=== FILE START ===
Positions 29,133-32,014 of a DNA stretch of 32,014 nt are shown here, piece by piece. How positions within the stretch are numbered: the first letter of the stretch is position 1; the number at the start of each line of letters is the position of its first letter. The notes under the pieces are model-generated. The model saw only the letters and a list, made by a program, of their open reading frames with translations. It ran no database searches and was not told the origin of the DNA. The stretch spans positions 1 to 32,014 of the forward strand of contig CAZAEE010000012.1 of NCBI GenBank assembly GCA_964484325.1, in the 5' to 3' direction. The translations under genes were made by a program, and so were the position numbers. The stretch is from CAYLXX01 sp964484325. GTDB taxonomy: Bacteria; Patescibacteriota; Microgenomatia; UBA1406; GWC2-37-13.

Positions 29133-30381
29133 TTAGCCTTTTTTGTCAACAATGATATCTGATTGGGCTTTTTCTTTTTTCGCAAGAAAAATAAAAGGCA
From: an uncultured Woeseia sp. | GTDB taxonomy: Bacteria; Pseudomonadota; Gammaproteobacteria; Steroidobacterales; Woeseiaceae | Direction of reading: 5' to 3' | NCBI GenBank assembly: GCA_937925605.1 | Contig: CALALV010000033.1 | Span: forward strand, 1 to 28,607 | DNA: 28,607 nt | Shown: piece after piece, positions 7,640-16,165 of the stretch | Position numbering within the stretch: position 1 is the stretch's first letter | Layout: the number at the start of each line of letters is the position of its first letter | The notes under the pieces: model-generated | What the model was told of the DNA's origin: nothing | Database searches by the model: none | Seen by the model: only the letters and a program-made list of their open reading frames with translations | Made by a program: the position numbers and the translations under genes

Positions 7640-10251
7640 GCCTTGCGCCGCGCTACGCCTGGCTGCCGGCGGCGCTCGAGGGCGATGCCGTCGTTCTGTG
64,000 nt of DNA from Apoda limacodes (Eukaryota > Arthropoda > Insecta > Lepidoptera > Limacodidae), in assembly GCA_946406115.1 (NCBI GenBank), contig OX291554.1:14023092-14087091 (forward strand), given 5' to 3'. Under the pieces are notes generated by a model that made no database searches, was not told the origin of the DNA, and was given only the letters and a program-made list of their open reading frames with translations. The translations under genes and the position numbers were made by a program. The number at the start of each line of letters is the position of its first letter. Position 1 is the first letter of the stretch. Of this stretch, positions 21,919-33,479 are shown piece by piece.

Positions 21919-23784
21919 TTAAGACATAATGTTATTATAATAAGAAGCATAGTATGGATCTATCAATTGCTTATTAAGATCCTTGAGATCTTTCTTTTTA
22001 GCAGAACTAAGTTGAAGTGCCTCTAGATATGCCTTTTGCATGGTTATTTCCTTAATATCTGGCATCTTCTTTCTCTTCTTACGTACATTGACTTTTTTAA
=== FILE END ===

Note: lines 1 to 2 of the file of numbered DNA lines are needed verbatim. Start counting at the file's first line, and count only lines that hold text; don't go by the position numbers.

Positions 29,133-32,014 of a DNA stretch of 32,014 nt are shown here, piece by piece. How positions within the stretch are numbered: the first letter of the stretch is position 1; the number at the start of each line of letters is the position of its first letter. The notes under the pieces are model-generated. The model saw only the letters and a list, made by a program, of their open reading frames with translations. It ran no database searches and was not told the origin of the DNA. The stretch spans positions 1 to 32,014 of the forward strand of contig CAZAEE010000012.1 of NCBI GenBank assembly GCA_964484325.1, in the 5' to 3' direction. The translations under genes were made by a program, and so were the position numbers. The stretch is from CAYLXX01 sp964484325. GTDB taxonomy: Bacteria; Patescibacteriota; Microgenomatia; UBA1406; GWC2-37-13.

Positions 29133-30381